A Mexican man in the custody of U.S. Immigration and Customs Enforcement housed at the McHenry County jail in Woodstock has died, according to a news release from the Department of Homeland Security.
Roberto Rodriguez-Espinoza, 37, was pronounced dead at 9:35 p.m. Tuesday by medical staff at Northwestern Medicine Central DuPage Hospital in Winfield.
Rodriguez-Espinoza is the eighth individual to die in ICE custody in fiscal year 2019, according to the release.
Attending physicians determined he died from a subdural hematoma, according to the release. A subdural hematoma is the pooling of blood outside of the brain, usually caused by a severe head injury, according to WebMD.com.
On Sept. 3, ICE agents took the man into custody in Chicago and placed him at the McHenry County ICE facility after they identified him as a documented Latin Kings gang member with a 2016 burglary conviction and a 2008 conviction for theft.
On the day of his arrest, during his intake screening, Rodriguez-Espinoza admitted to daily consumption of alcohol.
On Saturday, facility staff observed him acting confused and he was taken to Northwestern Medicine Woodstock Hospital emergency room for further evaluation because of his confusion and history of alcohol consumption, according to the release.
On Sunday, the hospital transferred him via ambulance to Northwestern Medicine Huntley Hospital, where he was diagnosed with a brain hemorrhage. He was then transferred to Central DuPage Hospital for a neurosurgery consultation. Rodriguez-Espinoza failed to respond during a neurological exam performed upon his arrival. The attending neurosurgeon advised that he was unlikely to survive surgery.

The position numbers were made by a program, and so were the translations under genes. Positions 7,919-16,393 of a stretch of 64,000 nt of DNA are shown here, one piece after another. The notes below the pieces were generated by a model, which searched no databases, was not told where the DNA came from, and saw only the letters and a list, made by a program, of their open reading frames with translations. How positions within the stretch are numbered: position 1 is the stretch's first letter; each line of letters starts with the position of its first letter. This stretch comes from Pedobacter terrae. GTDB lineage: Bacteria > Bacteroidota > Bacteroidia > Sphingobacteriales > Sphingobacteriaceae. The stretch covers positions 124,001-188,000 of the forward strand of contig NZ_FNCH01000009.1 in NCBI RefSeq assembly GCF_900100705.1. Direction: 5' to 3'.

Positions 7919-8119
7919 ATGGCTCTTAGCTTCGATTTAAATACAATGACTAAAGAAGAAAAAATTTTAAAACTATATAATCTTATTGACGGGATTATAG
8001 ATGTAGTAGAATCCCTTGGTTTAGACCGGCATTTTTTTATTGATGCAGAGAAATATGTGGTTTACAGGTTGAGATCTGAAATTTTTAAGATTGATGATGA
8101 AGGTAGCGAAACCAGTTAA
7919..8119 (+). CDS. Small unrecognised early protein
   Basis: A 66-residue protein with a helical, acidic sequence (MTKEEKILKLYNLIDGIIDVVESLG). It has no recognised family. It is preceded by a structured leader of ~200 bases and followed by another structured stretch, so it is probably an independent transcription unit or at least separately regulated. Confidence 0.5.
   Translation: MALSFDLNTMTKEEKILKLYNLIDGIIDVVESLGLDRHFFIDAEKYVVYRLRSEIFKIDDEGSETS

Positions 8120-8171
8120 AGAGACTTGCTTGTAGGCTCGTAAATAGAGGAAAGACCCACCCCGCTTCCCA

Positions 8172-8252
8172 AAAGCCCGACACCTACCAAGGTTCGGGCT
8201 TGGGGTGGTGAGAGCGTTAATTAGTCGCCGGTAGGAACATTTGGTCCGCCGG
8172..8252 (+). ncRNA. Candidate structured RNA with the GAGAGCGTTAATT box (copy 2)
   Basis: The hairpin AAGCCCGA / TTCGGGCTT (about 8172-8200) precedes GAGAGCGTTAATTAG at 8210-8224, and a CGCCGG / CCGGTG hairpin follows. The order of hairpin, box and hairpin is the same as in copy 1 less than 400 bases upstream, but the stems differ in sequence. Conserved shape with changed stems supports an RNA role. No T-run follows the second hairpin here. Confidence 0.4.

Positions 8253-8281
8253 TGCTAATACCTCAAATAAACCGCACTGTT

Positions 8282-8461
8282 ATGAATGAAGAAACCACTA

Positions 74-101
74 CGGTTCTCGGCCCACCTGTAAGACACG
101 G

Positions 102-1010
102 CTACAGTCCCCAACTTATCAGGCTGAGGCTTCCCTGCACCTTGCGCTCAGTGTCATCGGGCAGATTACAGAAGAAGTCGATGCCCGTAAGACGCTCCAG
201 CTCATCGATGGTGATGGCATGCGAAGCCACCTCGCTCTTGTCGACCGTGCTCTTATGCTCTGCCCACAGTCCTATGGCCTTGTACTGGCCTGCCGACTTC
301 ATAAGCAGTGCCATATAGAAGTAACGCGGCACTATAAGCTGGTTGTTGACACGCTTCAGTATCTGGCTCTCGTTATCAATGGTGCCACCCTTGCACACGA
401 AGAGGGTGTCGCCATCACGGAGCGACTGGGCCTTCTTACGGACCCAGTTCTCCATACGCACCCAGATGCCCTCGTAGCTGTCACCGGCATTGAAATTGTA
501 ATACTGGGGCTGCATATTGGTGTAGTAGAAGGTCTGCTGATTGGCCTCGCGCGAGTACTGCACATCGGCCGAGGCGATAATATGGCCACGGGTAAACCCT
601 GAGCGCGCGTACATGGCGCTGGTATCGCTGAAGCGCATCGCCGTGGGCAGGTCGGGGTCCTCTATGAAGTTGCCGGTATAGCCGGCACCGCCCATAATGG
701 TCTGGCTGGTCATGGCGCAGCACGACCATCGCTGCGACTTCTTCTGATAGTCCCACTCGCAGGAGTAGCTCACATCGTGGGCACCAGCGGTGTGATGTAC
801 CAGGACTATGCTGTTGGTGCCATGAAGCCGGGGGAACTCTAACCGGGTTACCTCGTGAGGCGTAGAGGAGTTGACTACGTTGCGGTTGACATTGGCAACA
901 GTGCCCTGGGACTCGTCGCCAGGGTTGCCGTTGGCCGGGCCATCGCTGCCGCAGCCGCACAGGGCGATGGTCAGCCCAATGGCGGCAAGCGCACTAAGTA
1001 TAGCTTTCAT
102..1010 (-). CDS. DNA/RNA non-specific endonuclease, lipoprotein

ICE contacted the Mexican Consulate to inform them of Rodriguez-Espinoza’s medical status and to request assistance locating his next of kin. Mexican consular officials said that he had no known next of kin.
The agency’s comprehensive review will be conducted by ICE senior leadership, to include Enforcement and Removal Operations, the Office of Professional Responsibility and the Office of the Principal Legal Advisor.
Comprehensive medical care is provided to all individuals in ICE custody. Staffing for detainees includes registered nurses and licensed practical nurses, licensed mental health providers, mid-level providers such as physician assistants and nurse practitioners, and a physician.
Detainees also have access to dental care and 24-hour emergency care.
Pursuant to its commitment to the welfare of those in the agency’s custody, ICE spends more than $260 million annually on the spectrum of health care services provided to detainees, according to the news release.
Source: The Daily Chronicle
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